Heading off on her own to a big American city might have been a fun adventure for sixteen-year-old Molly McClure in the good old days before the Collapse, when nearly all the oil ran out; but in 2041, when family calamities strike all at once and Molly must leave her isolated farming island in Canada for the very first time, the world she meets is anything but fun.
Hey! Peak oil is one of my, er, favorite subjects. Not that I want us to run out of oil, just that I think it’s a real possibility. So of course, a fictional treatment of the situation intrigued me. Author Joëlle Anthony is also a former schoolmate; we attended the same high school in Portland, Oregon.
Restoring Harmony follows Molly from her home in Canada to the Portland area; her grandparents live in Gresham, just outside Portland. Molly has to travel alone to Portland because her grandmother has been ill, but due to spotty telecommunications, they don’t know whether she’s still alive or whether her grandparents need help. And Molly’s mother is nearing the end of a high-risk pregnancy and the local doctor has died, so they want her grandfather, also a doctor, to move to the island to help out.
This novel is full of action, as Molly moves from one crisis to the next. Sometimes it feels like the crises are resolved too quickly and easily; I would have been happy to delve further into the problems of a post-oil world, although the pacing may work just fine for young adult readers.
Anthony’s detail and description are very good; her descriptions of Portland are spot-on. In fact, a day after reading this novel, I rode MAX (the local light rail system) into downtown, and seeing all of the graffiti and damaged or abandoned buildings along the rail line, it wasn’t hard to imagine Portland descending into disrepair pretty quickly, something like this:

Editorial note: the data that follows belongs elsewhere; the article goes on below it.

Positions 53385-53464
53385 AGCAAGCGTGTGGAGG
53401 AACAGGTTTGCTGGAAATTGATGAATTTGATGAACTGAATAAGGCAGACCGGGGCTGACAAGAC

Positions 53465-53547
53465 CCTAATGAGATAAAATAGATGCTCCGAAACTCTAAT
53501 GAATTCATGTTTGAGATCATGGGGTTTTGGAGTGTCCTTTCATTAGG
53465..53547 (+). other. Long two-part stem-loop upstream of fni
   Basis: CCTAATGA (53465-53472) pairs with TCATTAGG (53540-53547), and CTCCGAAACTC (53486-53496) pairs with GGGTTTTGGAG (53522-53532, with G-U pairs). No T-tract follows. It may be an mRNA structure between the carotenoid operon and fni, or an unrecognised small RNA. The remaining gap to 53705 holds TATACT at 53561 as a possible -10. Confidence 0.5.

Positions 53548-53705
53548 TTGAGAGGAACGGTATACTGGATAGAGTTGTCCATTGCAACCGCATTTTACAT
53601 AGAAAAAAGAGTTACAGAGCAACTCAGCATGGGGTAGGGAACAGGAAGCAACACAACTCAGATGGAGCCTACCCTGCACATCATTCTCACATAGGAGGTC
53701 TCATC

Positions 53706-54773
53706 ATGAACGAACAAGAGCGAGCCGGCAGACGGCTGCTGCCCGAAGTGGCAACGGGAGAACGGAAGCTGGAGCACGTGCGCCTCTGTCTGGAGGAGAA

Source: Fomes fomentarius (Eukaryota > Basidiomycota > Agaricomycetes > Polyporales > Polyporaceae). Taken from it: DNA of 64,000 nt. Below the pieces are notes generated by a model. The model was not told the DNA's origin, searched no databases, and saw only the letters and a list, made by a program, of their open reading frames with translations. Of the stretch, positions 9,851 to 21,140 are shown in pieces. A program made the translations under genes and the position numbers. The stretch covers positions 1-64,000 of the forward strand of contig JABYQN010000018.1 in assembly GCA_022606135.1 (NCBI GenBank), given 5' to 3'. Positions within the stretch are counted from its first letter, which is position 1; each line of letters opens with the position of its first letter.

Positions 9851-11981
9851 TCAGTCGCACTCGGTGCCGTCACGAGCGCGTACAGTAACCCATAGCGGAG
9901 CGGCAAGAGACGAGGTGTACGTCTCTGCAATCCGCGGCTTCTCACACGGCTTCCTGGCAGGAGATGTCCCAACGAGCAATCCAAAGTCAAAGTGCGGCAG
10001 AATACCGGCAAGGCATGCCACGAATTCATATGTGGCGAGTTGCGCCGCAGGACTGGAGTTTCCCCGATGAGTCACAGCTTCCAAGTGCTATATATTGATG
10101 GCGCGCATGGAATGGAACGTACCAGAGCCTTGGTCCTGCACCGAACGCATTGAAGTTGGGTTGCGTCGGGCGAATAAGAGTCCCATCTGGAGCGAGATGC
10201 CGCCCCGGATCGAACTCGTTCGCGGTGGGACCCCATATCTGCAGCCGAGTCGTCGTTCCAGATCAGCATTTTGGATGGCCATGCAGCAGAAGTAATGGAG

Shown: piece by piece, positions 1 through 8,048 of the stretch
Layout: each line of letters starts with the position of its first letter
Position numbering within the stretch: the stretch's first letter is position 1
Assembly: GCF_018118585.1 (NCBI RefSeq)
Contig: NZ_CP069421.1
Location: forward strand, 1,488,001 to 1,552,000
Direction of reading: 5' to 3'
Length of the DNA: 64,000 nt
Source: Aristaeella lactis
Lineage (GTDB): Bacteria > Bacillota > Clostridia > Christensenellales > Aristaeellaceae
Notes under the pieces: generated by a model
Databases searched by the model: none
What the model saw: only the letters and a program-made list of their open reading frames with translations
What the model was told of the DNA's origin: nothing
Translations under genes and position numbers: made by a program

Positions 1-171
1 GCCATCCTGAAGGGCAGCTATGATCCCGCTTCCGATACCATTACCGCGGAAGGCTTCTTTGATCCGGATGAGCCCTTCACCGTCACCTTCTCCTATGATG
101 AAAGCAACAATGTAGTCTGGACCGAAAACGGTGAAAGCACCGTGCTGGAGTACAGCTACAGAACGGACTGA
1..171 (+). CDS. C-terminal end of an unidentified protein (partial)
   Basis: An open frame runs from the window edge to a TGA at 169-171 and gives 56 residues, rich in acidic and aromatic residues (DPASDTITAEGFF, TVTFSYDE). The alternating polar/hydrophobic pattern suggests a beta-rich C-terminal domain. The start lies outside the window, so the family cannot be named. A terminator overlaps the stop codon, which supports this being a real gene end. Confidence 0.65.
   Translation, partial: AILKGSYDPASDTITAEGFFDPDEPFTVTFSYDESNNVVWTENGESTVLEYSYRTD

From the wide windows I could see an old highway on one side, rutted with potholes and so overgrown that saplings had struggled through the cracks. A few people walked along it, and I saw a couple of carts and horses, and more cyclists than we have on our entire island.
Another thing I appreciated about this novel is that it doesn’t involve teenage sexual activity, which seems to be a feature of so many contemporary young adult novels. There is a romance, but the focus of the story is on the action – getting to Portland, getting food and money, getting back to Canada.
Restoring Harmony is a good first novel. Again, I’d like to see Anthony go a little deeper into the crises, and not resolve things so easily (one technology solution in particular made me uneasy; as a sci-fi reader it didn’t seem plausible to me). But it’s an enjoyable read, and I would recommend it especially to young adults who like reading about dystopian futures.
Restoring Harmony will be released May 13, 2010, and is currently available for pre-order. This review is part of an ARC tour through Around the World Tours.